year 2015 will mark the beginning of a “tipping point” where bringing the supply|
chain closer to home will outweigh the previous cost advantages of producing
“Wage and benefit increases of 15 to 20 percent per year at the average Chinese factory will slash China’s labor-cost advantage over low-cost states in the U.S., from 55 percent today to 39 percent in 2015, when adjusted for the higher productivity of U.S. workers. Because labor accounts for a small portion of a product’s manufacturing costs, the savings gained from outsourcing to China will drop to single digits for many products.”
The previous report in October added to this with a more specific analysis of exactly what types of industry would be relocating jobs and business back stateside:
“In addition to transportation goods, electrical equipment/appliances, and furniture, the sectors most likely to return are plastics and rubber products, machinery, fabricated metal products, and computers/electronics. Together, these seven industry groups could add $100 billion in output to the U.S. economy and lower the U.S. non-oil trade deficit by 20 to 35 percent, according to BCG.” –
A recent article in The Economist lists a study that confirms the rising wages of Chinese labor dating from even two years ago:
“China has the world’s largest manufacturing workforce: more than 112m people at the end of 2006, according to Erin Lett, formerly of America’s Bureau of Labour Statistics, and Judith Banister of the Conference Board, who include enterprises in China’s towns and villages…But it is not as cheap as it was. Workers’ compensation rose by more than 9% a year in dollar terms from 2002 to 2006, according to Ms Lett and Ms Banister, and by over 11% in the cities. A new study by Dennis Tao Yang of the Chinese University of Hong Kong, Vivian Chen of the Conference Board and Ryan Monarch of the University of Michigan suggests that Chinese workers, in the cities at least, are now as expensive as their Thai or Filipino peers.” –The next China, The Economist, July 29th, 2010
The resulting numbers prompt BCG to predict that the year 2015 will mark the beginning of a “tipping point” where cost advantages doing business in China will slow to the point that American companies will begin to reel supply chains back closer to home.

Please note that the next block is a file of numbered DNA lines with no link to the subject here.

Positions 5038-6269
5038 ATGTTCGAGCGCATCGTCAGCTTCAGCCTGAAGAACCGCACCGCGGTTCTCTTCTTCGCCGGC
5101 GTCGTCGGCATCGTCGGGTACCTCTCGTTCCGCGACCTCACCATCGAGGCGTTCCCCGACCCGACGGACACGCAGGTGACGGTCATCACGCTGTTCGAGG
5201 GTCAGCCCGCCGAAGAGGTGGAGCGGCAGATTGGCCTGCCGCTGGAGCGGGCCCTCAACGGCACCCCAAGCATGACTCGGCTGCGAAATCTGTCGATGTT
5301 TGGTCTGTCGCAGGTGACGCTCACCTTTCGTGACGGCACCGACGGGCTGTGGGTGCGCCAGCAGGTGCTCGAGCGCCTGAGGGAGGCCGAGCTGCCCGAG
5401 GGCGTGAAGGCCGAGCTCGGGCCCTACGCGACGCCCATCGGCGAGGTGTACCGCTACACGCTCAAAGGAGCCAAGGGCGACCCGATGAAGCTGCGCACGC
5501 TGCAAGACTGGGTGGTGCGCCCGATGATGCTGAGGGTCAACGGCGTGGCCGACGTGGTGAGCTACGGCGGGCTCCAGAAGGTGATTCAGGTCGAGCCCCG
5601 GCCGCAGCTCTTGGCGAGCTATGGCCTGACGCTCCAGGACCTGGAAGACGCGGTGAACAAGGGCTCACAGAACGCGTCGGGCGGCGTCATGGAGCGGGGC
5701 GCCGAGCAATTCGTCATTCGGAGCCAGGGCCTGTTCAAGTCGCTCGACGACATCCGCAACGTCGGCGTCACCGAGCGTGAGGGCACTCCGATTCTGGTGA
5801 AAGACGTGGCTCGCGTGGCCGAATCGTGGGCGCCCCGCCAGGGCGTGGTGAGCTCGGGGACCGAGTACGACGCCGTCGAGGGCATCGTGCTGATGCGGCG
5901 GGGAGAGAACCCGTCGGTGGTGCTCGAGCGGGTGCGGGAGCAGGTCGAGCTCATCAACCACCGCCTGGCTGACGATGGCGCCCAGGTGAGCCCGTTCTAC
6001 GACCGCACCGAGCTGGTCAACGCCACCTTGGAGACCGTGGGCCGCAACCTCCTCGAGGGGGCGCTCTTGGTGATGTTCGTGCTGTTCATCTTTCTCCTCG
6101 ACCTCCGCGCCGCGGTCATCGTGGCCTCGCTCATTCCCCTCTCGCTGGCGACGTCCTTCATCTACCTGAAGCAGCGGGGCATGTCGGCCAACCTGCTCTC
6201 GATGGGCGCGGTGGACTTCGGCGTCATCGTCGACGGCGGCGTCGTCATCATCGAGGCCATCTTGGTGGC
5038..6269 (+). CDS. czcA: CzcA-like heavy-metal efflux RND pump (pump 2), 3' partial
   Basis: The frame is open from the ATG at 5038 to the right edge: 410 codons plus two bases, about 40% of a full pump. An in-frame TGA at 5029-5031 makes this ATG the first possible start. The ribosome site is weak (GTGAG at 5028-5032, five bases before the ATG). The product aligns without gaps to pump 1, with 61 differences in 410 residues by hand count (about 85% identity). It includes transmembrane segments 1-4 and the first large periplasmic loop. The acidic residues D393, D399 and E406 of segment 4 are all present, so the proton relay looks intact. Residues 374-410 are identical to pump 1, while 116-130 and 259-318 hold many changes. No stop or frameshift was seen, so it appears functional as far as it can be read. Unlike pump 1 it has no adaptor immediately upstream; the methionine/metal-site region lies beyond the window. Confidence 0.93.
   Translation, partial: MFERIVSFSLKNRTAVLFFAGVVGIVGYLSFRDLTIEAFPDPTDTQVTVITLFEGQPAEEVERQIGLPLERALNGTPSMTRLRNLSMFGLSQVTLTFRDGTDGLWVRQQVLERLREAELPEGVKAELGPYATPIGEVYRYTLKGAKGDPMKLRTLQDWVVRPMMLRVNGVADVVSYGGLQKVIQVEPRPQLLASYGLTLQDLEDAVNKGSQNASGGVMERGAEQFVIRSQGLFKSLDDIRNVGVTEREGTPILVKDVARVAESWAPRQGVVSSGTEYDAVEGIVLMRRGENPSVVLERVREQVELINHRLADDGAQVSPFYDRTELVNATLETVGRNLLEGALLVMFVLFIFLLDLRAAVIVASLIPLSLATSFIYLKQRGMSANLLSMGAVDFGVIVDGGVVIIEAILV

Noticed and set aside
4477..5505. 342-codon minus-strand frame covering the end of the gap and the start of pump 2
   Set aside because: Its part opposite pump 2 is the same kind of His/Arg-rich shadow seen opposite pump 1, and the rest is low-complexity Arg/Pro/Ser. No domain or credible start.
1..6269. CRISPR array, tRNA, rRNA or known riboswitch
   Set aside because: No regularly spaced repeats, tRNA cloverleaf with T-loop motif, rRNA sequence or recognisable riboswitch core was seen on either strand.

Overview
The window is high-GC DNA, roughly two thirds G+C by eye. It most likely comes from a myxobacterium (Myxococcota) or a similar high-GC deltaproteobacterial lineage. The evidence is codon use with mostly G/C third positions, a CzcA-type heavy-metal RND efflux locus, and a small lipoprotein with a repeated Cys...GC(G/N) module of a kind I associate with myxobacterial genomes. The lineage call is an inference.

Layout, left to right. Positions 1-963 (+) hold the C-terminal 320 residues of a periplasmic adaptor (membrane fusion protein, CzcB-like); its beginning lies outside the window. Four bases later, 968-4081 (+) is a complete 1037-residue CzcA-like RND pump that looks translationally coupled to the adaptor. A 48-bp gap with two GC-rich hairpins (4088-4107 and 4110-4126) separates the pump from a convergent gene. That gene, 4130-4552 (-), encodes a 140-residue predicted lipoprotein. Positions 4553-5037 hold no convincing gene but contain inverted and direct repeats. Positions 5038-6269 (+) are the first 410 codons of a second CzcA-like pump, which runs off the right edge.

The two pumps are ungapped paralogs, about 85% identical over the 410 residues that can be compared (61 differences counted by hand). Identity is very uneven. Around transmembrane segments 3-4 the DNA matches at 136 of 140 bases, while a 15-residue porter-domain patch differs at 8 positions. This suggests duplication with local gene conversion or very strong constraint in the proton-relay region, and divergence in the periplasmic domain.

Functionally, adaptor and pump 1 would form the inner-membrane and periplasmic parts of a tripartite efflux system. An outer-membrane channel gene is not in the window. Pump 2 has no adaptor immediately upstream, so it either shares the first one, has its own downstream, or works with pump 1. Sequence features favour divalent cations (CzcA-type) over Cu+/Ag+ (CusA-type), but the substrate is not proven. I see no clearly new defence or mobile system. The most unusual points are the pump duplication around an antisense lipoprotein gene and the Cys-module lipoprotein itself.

It’s probably wise to emphasize that this is what BCG projects could happen within the next few years. The release is a cheery read and gives a good summary of not just the numbers but also to a general feeling that companies who have outsourced for the past couple decades now have a lengthy body of long-term data to review, and the overall profit margin for most of them isn’t as impressive as it was supposed to be. There are two tracks of thought here: one is that cheap labor is worth spreading out your operations, the other is that immediacy of communication among the chain is paramount to your overall bottom line. I suppose the former works when labor is so dirt cheap you can get people to build your product for a cot and a biscuit a day (I don’t know how your conscience holds up in that scenario, but that appears to be a moot point to everyone these days). However, it’s my opinion that the latter has more sneaky value because of the overall cost efficiency of your whole business; geography counts for a whole lot when your entire mission is to assemble parts from various locations as well as possible. That’s just an obvious bonus on every level of your business.
You could also make a solid argument that the expense going overseas has always been there, and that it took the Recession for American manufacturing to really look at the actual numbers involved in how much a stretched supply chain actually costs.
All in all, the numbers could be heralded as good news to those who believe rising wages in China translate directly to a flood of jobs back to the States. It is important to note, however, that off-shoring was a trend exacerbated from globalization and the global economy isn’t going away here. China may have lost its luster from a labor perspective, but that does not at all in any way mean it is not a major player here to stay. China’s heavy dependence on exports and sheer volume of available labor all but guarantees its position as a chief importer, to say nothing of the Chinese government’s manipulation of its currency. Even if jobs do leave, they’re likely to end up in Mexico or Korea before coming back here. The US is doing its best to stay competitive for the work, but if we want more domestic jobs, a strategy to create new work will be more realistically viable than trying to lure old ones back.
Donal Thoms-Cappello is a freelance writer for Rotor Clip Company.